If you do have to fall back onto Rhino commands, the blocks have to be exploded to edit them. The downside of this is that the wall openings for windows and doors disappear, so I suggest this would be an action of last resort.

In terms of getting accustomed to the program, as a relatively straight forward plug-in the learning curve is an easy one.
While the PDF user’s guide is useful I strongly recommend going to the
VisualARQ website and checking the support area for “Tips and tricks”, and the VisualARQ Youtube page at:

As a positive side note I must say I love software manufacturers that stand behind their product with good Tech support. I have found Rhino excellent in this regard over the years, on this occasion VisualARQ maybe have even been a little better.
My inquiry had an overnight response - good, given the international time difference, but nothing to write home about. What “blew me away” was having a new Youtube video with the clear solution to my specific problem online as part of an expanding tutorial database within the same period.

If this is typical of VisualARQ’s customer support, this is brilliant!

While I had no problems embracing VisualARQ’s toolset for walls, windows and doors I struggled a little on their roofs and stairs toolsets.

Roofs are currently modelled using a standard skillion roof block that can be effectively duplicated, rotated and trimmed to produce other roof forms. It would be great if the next upgrade could incorporate more complex roof styles, at the very least hip and gable roofs as standard style blocks.

Given that rapid workflow is the prime focus of this plug-in I think some reworking of the current roof toolset may well be a beneficial.

As for stairs even though the block properties stated an open riser option it currently fails to operate. I have been advised that this is due to be fixed in a forthcoming service release. Also handrails are not currently part of stair blocks, and have to be constructed separately. They are however programmed to be included in version 2 of this software in the future.

In looking at the material allocations I was unable to get separate wall finishes for the external and internal surfaces on all wall blocks.While the styles menu for walls appeared to allow for this variation it currently isn’t operating on Rhino. I was advised that this was on the program to be addressed in the near future. However for the moment the rule is one wall, one finish.

The software is priced at $495.00 USD on the VisualARQ website, but can be purchased via Novedge for $375.00.USD. While this may seem a little high for a mid range plug-in it should be noted that the purchase also includes the Savanna3D model collection priced at $185.00 USD. This brings the adjusted software cost down to a more than reasonable $190.00 USD.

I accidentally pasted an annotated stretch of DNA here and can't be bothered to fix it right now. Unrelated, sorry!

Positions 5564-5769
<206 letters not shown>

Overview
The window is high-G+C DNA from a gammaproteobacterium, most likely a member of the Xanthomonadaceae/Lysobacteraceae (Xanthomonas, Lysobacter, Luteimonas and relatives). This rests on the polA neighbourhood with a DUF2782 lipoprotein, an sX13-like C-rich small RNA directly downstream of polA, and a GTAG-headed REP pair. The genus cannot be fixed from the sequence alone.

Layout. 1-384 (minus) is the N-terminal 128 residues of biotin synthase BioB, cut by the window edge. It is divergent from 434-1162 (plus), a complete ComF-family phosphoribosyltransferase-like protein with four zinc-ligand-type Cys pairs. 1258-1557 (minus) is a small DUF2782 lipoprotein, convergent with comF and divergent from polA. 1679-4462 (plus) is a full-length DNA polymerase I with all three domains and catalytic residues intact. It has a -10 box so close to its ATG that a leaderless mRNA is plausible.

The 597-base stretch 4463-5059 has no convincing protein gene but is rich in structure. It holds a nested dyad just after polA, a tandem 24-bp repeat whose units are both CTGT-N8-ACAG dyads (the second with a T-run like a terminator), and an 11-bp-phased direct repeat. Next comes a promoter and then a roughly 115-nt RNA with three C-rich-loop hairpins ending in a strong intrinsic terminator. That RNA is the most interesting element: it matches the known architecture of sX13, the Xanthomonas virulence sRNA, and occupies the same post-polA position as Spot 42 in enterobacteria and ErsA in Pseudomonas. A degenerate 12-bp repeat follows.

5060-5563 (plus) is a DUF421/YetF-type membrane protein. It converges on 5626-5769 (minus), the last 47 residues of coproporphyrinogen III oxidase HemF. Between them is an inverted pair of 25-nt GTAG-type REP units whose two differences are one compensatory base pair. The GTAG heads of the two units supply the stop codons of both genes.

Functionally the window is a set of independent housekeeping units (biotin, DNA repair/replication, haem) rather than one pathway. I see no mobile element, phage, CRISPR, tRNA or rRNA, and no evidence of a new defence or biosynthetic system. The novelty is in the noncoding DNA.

In summary, VisualARQ appears to be a very useful plug-in to streamline workflow for architectural modelling that is ideal for the majority of small to medium scale architectural projects.

At this stage I have been unable to determine if the software has any significant effect on file sizes or stability on larger building projects, however I look forward to any feedback from current users.

While still useful for pure architectural visualization work, I felt its additional documentation toolset made it ideal for firms maintaining a general architectural practice in conjunction 3D modelling and visualization services.
It does have a few bugs that you may need to get used to, however nothing that can’t be worked around using other avenues, or addressed with a future software update. I would definitely recommend testing the trial version via the VisualARQ website as the 30 day test period should be more than enough for most users to evaluate this plug-ins strengths and weakness in relation to your individual needs.

Nigel Gough practiced as an architect before starting his career as an architectural illustrator. He uses both traditional and digital media in his work. Nigel has taught design presentation at the Queensland University of Technology for the past 22 years, having previously graduated as valedictorian in both the architecture and industrial design degree programs, winning both the Australian Design Institute Prize and the Queensland Board of Architects Prize (a unique honour). He is currently Vice President of the Australian Association of Architectural Illustrators (AAAI) and is co-editor and contributor to the AAAI website.